Beyond Our Shores

During the Finger Lakes off-season, one of my family’s favorite things to do is visit other off-season regions around New York State. 
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A taste of home outside the Finger Lakes

By Laura Winter Falk

During the Finger Lakes off-season, one of my family’s favorite things to do is visit other off-season regions around New York State.  Just like in the FLX, there is a serenity and peacefulness to these small towns and villages that creates a magical backdrop for some nice R&R during the winter season.  A last-minute decision found us driving just a short 2.5 hours north to the beautiful Thousand Island region of our state – a 50-mile archipelago of 1,864 islands that protrude out of the head of the Saint Lawrence River flowing east out of Lake Ontario.  At first, I was struck with how different in was from the Finger Lakes. Instead of rolling hills of sedimentary shale, you have flatlands of exposed granite and shist bedrock.  Instead of the stillness of the lakes at sunset, I was taken aback by how fast the river currents flowed.  But when you dig a little deeper (warning, bad pun), you discover that like the Finger Lakes, the defining geological characteristic of the region (its thousands of islands) was also created by the glaciers retreating from Lake Ontario.  But instead of creating long, deep lakes, they exposed the tips of an ancient granitic mountain range that was later filled in by the flooding river.   The river creates a meso-climate that is supporting a small, but burgeoning cool-climate wine industry.  So just like every vacation since 2014, we set out to discover the local wines of our holiday destination.  

Steve Conway of Thousand Island Winery (photo provided)

Thousand Islands Winery, located in Alexandria Bay, is the oldest and by far the largest of the Thousand Island wineries (There are seven on the Thousand Islands Seaway Wine Trail, but I counted of a total ten in the region). Founded in 2003 by Steve Conaway, the winery has 40 acres of vineyards of cold-hardy hybrid varieties that include the University of Minnesota varietals Marquette, Frontenac, and LaCrescent.   The winemaking program is headed up by Australian native James Radcliffe.  James actually spent two years in the Finger Lakes back in the early 2000s as an assistant winemaker at Dr. Konstantin Frank.  I had the pleasure of meeting assistant winemaker Kevin DeRue and wine lab technician Merisa Soluri, who graciously gave us a tour of the winemaking facilities.   That is when I discovered the soaring ceiling-high tanks holding tens of thousands of liters of wines, which immediately informed me that this was not a small winery.  In fact, this farm winery produces 130-thousand gallons of wine each year to its enthusiastic North Country (and beyond) fans.    The Thousand Island wine-growing region is significantly colder than the Finger Lakes with an average total 2100 growing-degree-days in a season verses the 2500 in the FLX.  This is why the Minnesota hybrids are so important here.  However, when one peruses the tasting menu and finds Chardonnay, Riesling, Cabernet Sauvignon, Gewurztraminer and Pinot Grigio among the twenty-three wines vinified at the winery.   This is where we discovered another connection to the Finger Lakes.  Thousand Islands Winery, like so many other farm wineries in the state relies on New York State growers from other regions to diversify their wine offerings.  Specifically, each year, the winery purchases these vinifera varieties from Morris Vineyards on the west side of Seneca Lake that provided a little flavor of “home” when I tasted through selections on their wine list.  Their prices are really affordable as well, so it’s really easy to take home some consumable souvenirs.  So next time you are looking for a quick getaway, I suggest making the easy trip up Interstate 81 and discover what this winery and the beautiful region has to offer.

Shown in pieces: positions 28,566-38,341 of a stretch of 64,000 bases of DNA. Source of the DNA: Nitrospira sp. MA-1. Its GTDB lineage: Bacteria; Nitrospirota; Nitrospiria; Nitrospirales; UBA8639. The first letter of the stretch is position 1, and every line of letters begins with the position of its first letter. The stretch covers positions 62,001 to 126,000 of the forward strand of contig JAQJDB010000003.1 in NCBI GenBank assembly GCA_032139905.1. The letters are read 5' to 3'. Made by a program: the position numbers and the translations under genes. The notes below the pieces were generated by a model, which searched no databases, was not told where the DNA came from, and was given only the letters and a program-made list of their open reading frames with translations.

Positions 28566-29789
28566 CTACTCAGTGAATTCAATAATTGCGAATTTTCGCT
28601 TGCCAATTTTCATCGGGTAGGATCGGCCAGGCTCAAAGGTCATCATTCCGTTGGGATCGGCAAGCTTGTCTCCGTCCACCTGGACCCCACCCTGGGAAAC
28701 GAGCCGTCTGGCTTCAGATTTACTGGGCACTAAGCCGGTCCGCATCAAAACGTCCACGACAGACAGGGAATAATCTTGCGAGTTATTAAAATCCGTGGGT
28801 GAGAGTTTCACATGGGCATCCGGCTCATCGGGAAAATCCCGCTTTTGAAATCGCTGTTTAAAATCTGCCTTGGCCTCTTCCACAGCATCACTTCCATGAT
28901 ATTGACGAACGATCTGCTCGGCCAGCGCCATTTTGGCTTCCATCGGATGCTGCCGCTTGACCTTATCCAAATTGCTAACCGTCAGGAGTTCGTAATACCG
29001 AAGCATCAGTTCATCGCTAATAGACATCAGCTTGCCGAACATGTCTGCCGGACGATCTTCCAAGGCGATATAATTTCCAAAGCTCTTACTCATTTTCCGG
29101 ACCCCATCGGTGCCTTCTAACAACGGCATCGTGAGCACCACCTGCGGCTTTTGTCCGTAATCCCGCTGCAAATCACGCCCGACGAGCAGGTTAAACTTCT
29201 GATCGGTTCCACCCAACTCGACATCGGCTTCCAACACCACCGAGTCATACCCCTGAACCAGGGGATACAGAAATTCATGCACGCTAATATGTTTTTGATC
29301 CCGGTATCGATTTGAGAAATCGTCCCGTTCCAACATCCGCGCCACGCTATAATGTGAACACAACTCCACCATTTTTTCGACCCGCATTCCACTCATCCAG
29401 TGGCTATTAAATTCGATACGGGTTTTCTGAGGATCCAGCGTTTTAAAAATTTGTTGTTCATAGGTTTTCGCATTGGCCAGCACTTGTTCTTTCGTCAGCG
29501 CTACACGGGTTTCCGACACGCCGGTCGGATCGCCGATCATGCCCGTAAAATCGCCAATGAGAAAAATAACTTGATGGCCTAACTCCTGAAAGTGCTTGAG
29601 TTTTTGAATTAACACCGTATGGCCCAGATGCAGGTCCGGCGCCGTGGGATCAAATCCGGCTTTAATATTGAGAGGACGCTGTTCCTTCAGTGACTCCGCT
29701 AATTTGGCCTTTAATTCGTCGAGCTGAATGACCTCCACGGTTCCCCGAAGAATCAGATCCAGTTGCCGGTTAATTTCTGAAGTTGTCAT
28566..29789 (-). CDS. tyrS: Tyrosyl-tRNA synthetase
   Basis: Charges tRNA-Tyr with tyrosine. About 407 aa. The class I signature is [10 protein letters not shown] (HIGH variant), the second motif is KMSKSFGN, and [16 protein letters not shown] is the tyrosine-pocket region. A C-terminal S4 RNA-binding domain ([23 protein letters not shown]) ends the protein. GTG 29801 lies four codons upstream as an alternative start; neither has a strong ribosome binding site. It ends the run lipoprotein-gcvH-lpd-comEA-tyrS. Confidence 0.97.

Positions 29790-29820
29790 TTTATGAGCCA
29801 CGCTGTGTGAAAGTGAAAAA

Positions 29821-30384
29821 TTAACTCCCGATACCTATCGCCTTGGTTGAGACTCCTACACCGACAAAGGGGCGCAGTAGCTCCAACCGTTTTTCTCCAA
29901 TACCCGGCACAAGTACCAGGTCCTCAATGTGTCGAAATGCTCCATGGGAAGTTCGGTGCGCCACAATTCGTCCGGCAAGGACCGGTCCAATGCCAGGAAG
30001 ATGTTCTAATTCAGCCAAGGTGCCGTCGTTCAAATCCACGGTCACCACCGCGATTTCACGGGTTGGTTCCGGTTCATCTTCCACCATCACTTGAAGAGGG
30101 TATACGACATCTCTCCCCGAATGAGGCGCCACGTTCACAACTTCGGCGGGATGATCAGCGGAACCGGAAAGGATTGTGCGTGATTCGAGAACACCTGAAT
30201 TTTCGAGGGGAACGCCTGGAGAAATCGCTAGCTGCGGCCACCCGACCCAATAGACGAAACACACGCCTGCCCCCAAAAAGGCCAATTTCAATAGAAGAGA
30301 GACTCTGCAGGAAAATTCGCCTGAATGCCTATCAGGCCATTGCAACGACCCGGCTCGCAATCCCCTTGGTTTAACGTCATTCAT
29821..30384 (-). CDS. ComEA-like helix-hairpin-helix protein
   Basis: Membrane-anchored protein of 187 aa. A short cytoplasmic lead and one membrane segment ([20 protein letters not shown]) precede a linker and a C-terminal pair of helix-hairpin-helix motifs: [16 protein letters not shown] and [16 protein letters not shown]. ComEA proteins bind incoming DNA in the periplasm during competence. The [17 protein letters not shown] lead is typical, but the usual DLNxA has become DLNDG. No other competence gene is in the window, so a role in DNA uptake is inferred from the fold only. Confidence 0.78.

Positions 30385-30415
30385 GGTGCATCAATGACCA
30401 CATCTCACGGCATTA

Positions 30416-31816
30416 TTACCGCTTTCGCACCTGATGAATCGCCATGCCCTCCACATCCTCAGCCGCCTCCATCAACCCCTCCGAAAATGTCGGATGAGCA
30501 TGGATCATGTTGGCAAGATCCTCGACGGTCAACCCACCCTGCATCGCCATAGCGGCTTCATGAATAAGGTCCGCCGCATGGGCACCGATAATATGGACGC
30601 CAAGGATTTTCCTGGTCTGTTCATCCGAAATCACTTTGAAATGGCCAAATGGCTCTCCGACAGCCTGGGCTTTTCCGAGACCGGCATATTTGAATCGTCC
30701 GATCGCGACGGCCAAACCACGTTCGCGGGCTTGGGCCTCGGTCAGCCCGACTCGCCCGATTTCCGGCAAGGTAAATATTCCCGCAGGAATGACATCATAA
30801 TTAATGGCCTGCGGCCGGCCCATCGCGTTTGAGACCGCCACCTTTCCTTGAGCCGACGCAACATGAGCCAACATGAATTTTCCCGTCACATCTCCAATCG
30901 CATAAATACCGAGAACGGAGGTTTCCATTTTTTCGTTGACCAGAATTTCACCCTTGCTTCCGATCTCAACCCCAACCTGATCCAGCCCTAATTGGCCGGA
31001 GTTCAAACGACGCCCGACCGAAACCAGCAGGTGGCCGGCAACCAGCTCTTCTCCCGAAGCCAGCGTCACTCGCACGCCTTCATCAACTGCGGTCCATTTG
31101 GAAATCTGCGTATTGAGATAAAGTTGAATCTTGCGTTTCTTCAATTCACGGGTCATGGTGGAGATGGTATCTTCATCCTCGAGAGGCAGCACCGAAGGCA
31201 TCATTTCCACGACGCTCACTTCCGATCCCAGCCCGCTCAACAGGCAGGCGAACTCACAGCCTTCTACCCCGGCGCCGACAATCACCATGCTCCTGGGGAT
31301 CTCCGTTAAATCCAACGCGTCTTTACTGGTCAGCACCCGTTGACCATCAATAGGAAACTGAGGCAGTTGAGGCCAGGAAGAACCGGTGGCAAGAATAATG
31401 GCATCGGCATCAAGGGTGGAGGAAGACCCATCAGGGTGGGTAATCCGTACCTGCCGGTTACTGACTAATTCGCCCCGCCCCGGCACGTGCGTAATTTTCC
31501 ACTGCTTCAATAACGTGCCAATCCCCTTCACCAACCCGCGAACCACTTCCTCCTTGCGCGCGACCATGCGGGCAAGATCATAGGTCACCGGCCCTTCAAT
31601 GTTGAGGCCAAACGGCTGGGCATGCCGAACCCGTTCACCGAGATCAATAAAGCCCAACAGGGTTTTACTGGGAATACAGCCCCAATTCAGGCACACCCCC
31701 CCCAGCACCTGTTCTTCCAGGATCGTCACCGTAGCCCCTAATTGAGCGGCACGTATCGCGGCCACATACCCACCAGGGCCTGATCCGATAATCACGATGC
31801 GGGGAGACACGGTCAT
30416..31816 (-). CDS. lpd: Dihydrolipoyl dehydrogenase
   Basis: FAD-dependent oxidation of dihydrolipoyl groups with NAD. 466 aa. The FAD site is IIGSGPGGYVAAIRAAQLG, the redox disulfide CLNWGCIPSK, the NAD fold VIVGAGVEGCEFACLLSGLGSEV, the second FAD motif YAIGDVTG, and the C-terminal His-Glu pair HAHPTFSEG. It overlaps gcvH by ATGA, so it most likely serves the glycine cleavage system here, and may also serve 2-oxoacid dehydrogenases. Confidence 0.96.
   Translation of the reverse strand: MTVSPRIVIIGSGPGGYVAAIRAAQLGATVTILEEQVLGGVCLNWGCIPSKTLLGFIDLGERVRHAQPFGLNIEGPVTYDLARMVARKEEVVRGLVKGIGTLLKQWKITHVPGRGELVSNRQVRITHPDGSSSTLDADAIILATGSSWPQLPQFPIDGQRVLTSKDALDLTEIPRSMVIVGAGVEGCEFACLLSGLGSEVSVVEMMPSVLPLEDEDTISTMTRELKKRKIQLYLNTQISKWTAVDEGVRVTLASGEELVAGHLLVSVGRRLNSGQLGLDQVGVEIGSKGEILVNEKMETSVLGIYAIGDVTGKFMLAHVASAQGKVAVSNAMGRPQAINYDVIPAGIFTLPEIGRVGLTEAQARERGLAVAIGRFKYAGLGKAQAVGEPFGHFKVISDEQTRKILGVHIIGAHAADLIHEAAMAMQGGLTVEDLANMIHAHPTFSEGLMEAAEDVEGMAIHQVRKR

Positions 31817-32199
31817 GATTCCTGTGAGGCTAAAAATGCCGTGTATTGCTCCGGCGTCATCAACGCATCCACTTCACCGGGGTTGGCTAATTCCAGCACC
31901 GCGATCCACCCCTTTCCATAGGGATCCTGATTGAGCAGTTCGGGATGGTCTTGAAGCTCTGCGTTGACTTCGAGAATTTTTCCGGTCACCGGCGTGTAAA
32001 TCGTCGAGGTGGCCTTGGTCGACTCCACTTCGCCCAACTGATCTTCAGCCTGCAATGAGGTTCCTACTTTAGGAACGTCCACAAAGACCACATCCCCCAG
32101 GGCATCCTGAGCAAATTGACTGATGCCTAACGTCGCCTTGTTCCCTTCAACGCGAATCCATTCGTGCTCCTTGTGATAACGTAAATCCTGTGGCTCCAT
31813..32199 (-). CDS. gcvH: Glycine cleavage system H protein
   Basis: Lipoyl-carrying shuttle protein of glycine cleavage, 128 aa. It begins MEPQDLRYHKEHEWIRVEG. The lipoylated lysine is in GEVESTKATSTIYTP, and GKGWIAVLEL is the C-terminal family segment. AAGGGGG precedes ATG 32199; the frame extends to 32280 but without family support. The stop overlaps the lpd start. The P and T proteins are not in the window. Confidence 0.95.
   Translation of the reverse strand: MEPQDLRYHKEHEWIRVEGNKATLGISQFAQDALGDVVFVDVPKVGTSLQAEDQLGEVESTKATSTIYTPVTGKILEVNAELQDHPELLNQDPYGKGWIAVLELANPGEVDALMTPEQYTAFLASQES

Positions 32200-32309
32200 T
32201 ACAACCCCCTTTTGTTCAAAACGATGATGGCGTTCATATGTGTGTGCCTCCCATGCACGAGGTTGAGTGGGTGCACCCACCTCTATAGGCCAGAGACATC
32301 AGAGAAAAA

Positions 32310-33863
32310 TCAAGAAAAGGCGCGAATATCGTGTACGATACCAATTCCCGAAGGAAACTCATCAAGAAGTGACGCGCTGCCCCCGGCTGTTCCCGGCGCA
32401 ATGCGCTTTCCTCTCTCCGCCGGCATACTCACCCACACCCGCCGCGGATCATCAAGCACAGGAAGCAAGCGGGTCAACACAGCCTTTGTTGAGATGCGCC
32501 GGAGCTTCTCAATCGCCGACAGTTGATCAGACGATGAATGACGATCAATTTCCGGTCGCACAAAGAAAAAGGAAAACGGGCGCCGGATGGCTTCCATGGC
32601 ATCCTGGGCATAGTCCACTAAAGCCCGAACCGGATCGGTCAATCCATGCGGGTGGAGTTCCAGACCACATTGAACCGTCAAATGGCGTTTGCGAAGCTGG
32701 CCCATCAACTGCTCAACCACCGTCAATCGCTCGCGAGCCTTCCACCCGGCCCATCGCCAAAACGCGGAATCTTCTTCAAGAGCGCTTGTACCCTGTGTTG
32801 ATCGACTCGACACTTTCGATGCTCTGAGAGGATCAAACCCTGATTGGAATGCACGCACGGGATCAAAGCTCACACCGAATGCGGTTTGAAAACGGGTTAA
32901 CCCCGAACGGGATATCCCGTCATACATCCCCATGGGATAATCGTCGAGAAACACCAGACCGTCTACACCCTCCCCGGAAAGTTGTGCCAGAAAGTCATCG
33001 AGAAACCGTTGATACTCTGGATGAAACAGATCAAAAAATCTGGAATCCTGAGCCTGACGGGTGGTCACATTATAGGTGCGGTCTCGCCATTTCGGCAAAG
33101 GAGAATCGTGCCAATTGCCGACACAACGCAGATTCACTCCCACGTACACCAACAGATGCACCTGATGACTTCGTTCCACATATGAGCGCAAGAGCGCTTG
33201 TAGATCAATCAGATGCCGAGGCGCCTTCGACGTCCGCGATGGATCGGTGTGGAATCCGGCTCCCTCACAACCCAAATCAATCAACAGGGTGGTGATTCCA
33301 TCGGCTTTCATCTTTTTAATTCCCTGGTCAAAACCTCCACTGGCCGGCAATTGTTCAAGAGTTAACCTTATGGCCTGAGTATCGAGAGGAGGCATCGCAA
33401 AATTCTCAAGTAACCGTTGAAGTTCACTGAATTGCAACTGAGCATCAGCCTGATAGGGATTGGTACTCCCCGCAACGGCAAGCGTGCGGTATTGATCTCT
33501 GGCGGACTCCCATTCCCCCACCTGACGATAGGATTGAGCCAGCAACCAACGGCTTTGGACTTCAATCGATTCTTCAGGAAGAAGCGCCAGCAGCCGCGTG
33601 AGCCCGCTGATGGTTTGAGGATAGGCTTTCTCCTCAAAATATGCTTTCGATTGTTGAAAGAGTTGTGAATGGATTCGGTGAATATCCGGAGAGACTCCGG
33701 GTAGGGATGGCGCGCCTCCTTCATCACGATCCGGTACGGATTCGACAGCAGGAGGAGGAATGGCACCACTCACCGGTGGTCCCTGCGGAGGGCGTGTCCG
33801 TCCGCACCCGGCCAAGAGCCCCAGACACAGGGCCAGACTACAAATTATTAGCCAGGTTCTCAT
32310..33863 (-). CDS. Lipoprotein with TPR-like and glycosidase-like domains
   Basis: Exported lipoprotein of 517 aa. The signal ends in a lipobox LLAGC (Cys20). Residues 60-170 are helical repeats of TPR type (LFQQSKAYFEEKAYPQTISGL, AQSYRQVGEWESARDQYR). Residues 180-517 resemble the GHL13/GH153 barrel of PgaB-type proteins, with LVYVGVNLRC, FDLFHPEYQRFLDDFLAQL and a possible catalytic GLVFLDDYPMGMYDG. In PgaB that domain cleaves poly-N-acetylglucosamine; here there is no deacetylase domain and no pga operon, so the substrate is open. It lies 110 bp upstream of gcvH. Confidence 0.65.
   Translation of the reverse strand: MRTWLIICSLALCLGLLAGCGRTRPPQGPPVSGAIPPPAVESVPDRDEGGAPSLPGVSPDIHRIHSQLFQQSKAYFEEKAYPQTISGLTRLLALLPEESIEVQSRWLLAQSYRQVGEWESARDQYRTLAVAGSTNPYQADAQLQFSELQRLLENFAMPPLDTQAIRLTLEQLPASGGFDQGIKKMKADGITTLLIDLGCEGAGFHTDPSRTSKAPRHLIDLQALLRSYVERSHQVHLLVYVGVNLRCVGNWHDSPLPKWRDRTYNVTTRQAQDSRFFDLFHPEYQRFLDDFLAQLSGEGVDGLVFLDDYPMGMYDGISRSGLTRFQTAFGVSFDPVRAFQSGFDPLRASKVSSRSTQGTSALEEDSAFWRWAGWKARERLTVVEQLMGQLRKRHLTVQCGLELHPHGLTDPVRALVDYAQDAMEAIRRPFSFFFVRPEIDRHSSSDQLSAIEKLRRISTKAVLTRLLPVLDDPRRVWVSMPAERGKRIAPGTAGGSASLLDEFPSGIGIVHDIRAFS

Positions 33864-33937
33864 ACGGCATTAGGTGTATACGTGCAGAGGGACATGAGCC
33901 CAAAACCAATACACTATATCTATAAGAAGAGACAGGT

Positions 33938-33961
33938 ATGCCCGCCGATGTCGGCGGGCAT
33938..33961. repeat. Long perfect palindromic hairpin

Notables:

2020 Chardonnay ($13.89) – Barrel fermented in American Oak, this wine beautiful concentrated ripe aromas indicative of the beautiful 2020 vintage.  100% Finger Lakes grapes.

2020 Marquette ($15.99) – This is their dry red estate varietal that had some lovely undernotes of blackberry with overall bright cherry and spice character.

2020 Captain’s Select ($12.99) – A dry red blend of estate hybrids Marquette, Vincent, Chambourcin and Maréchal Foch that creates an easy-drinking everyday red with expressive fruit and acid, and light tannins.

*Bourbon-Barrel Marquette  (unreleased) – This was our favorite of all the wines tasted.  Sampled from one small bourbon barrel from Iron Smoke Distillery in Fairport, this single-trial experiment created a distinctive full-bodied red wine with fresh black berry, toffee and toast aromatics.  On the palate you got the full-on bourbon flavors in the front that quickly evolved into rich black fruit and spice flavors in the mid-palate, and a beautiful fruit and vanilla finish.  I am typically skeptical of bourbon-barrel wines, as they are often overpowered by the barrel influences. However, this wine was surprisingly balanced with tons of character and will continue to evolve and integrate until they decide to release it.  When it becomes available, it’s going to go fast as there will be only around 150 bottles coming out of that one small barrel.  Let’s hope they decide to make more.

Laura Winter Falk owns Experience! The Finger Lakes, a touring and events company. She holds a PhD in food and nutrition, is a Certified Sommelier and is an adjunct professor of wine at Tompkins Cortland Community College.

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